Publisher's note: This post appears here courtesy of the Carolina Journal, and written by Julie Havlak.
Lawmakers moved to restrict pensions for public officials who commit crimes while performing their official duties.
Senate Bill 719
passed unanimously from the House Pensions and Retirement Committee on Wednesday, June 3. It targets elected government officials convicted of a felony offense connected with their service. Convicted officials could collect only the amount of money they contributed to the retirement system plus interest. Nor could they count unused sick leave accumulated after July 2007 toward their retirement benefits.
The bill won't block former Wake County Register of Deeds Laura Riddick from drawing a pension even though she pleaded guilty to embezzling almost $1 million from her office. But policymakers hope it will prevent other convicted officials from following Riddick's example.
A Wake County Register of Deeds office investigation found $2.3 million disappeared from the office from 2013 to 2017. Riddick pleaded guilty to six felony counts of embezzlement after prosecutors charged her with taking $926,615 from the office. She resigned and entered early retirement.
Director of the state Retirement Systems Division Steven Toole tried to terminate Riddick's state pension in 2018 and claw back $126,290 she had reaped in the 20 months since her resignation. Riddick receives $89,000 a year in state pension money.
But Riddick sued to keep her pension, saying she qualified for the money despite her felony convictions. Her lawsuit argued her unused sick leave made her eligible for early retirement. The lawsuit is pending.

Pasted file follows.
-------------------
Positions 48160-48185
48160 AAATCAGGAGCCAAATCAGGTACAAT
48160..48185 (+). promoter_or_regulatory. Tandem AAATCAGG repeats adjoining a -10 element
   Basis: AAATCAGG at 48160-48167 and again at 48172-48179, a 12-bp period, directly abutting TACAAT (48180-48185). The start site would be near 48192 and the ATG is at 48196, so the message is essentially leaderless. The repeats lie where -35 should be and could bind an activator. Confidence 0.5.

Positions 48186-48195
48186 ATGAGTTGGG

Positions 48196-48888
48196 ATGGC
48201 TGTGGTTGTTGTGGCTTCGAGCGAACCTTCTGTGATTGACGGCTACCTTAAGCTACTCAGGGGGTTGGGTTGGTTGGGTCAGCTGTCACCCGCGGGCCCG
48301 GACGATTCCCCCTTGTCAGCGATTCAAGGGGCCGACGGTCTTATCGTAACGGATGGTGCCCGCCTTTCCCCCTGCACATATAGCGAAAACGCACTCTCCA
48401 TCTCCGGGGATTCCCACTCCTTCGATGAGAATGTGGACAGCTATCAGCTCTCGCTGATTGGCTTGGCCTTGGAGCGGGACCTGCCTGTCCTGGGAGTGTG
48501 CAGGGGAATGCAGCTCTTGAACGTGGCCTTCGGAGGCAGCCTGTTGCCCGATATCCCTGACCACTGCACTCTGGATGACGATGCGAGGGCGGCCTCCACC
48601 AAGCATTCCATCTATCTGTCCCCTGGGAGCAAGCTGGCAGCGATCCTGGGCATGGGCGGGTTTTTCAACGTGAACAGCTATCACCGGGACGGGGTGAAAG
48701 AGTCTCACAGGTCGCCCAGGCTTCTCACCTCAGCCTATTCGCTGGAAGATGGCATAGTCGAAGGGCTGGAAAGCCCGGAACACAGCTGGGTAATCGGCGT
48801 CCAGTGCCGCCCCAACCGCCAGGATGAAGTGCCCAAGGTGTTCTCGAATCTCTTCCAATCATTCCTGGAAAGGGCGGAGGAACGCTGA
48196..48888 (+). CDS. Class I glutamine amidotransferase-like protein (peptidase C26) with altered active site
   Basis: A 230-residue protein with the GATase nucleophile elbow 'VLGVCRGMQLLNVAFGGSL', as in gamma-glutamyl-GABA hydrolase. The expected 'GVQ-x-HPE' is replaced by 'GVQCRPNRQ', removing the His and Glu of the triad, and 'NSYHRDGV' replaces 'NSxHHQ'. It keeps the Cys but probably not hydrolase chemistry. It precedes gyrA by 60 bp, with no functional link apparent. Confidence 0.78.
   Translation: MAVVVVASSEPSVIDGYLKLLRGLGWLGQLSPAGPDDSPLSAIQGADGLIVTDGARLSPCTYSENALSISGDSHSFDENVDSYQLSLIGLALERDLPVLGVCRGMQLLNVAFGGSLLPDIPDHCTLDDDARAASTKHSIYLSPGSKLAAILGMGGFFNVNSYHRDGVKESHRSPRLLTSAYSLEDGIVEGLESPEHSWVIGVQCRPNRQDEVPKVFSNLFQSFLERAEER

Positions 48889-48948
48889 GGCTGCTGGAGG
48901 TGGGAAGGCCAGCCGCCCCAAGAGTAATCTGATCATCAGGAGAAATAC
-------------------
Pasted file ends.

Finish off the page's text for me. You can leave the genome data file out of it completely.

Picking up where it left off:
Rep. Allen McNeill, R-Randolph, told Carolina Journal the bill was "forward-looking" instead of retroactive.
State Treasurer Dale Folwell said Riddick's lawsuit proved the need to better secure taxpayer money. He hopes S.B. 719 will prevent other corrupt officials from following Riddick's example.
"We shouldn't be rewarding people with fat pensions who are embezzlers of the public trust,"
Folwell told CJ. "There's nothing that irritates taxpayers more than having somebody committing a crime in public office, embezzling money from them, and all the while earning a fat pension."
Riddick is serving five to seven years in prison with a work release, after she agreed in a plea deal to repay $926,000 to the state. In late May her husband, Raleigh lawyer Matthew Eisley, told The News & Observer
Riddick was quarantined with COVID-19 at the N.C. Correctional Institution for Women.
Riddick took an annual salary of $143,267 by the time she resigned. She had more than two decades of service time in the pension system.